If I use the table mode on my Casio and choose a very large step and end ( in excess of over 30 million terms) it doesn't seem like it wants to converge.
[Edit]
Oops, I forgot you wanted to sum over the variable.
It gets bigger without limit.
Does converge?
Root test got a 1, I wasn't able to do the ratio test (algebraic ugliness never cleared up), we can't integrate it (right?), I don't know what to compare it to, so the freshman calculus stuff isn't working.
I thought about factoring out a piece like and applying Dirichlet's test (but the factored out part doesn't go to zero) or Abel's test (but the remaining ^(n-1) part may or may not converge.)
I thought about (abstractly) converting this to a power series, calling it equal to the original sum, and taking derivatives to see if I could find something easier to identify a radius of convergence, but with the power series I think I get into conditional convergence and the effect of rearranging terms..
Hm..
Any ideas?
Thank you!
[EDIT: You may skip some inconclusive dialog and get to my latest attempt to prove divergence here at post #11.]
If I use the table mode on my Casio and choose a very large step and end ( in excess of over 30 million terms) it doesn't seem like it wants to converge.
[Edit]
Oops, I forgot you wanted to sum over the variable.
It gets bigger without limit.
Perhaps instead of "does this converge" I should say, "show that this diverges or converges".
Wolfram|Alpha says it doesn't converge by comparison test, but of course it doesn't tell what to compare it to:
sum(1 - (log n)/n)^n
Because if I consider on it's own.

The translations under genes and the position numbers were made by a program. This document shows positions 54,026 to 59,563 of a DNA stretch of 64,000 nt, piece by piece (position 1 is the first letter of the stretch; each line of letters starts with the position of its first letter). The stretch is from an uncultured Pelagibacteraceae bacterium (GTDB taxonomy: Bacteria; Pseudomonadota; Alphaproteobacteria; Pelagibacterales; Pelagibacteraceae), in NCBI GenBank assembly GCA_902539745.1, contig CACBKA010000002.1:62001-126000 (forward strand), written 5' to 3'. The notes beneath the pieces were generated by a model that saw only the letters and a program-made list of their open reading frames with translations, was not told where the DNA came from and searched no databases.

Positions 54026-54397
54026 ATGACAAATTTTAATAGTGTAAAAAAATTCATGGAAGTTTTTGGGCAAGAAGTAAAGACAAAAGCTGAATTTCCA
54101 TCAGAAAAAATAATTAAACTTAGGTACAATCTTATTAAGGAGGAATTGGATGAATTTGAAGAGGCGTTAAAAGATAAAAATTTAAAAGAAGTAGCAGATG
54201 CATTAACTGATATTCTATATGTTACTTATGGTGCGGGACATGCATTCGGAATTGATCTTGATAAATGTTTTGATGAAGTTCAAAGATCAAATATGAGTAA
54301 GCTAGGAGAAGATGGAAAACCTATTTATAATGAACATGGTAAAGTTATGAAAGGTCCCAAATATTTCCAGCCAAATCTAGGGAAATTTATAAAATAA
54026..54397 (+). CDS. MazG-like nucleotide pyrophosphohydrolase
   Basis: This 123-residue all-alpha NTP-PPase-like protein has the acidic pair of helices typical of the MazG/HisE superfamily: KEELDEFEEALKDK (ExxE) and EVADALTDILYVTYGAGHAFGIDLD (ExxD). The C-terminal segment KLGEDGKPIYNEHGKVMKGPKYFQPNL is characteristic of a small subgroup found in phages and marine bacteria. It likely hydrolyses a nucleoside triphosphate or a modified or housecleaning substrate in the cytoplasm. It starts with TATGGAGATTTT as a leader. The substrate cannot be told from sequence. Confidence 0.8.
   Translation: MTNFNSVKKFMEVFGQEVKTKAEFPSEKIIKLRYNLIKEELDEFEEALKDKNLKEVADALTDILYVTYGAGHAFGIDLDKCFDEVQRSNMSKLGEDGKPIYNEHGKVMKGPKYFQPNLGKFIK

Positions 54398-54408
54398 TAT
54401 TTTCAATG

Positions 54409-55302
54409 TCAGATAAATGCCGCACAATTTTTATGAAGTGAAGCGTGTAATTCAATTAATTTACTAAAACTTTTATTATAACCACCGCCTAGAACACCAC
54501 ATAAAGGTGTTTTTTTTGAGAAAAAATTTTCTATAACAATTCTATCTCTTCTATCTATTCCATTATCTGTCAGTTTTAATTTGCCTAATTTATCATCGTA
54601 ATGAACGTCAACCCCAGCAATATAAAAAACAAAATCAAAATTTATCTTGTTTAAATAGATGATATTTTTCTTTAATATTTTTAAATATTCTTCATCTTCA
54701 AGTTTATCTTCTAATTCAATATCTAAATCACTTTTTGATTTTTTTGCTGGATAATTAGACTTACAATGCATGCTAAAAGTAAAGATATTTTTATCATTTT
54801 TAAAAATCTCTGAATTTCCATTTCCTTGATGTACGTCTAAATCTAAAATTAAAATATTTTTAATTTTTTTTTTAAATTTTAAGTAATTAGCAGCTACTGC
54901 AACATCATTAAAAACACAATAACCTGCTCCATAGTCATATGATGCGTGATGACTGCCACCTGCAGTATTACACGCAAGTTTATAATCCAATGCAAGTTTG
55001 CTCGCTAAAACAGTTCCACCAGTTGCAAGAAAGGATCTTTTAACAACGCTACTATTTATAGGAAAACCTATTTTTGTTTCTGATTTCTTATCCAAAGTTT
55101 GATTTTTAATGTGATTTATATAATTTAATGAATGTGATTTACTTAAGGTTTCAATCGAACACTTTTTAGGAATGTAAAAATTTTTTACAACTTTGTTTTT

Then at 2 trillion terms it is
For two trillion terms the decimal point has only shifted 6 places. The sum just continues to grow.
In addition, if I consider the expression for the term (s) alone from the sum you just gave me, that has gone to zero way before it has even reached two trillion terms.
I appreciate the effort you are making, but the things you are saying are just not correct. For both series given, the sums "continue to grow", but the limit of one is a real number while the other has no limit. It seems you are trying to do analysis by numerical methods, perhaps on your calculator.
Maybe someone of greater understanding will reply to this thread and better explain the problem with your technique, and perhaps, I hope, actually answer my question.
Hmm.. How about this..
Take as a given that is an increasing sequence with . (It is true, I'm just not proving it here.)
For we know that
but that same sum diverges for any other r.
Let . Then, by definition of limit, there exists such that for each , . Thus for any , there are an infinite number of terms such that
. Hence, is greater than any (monic) convergent geometric series, and is therefore divergent.
QED?
I completely understand understand why you say that
Because it is completely false. Look at this.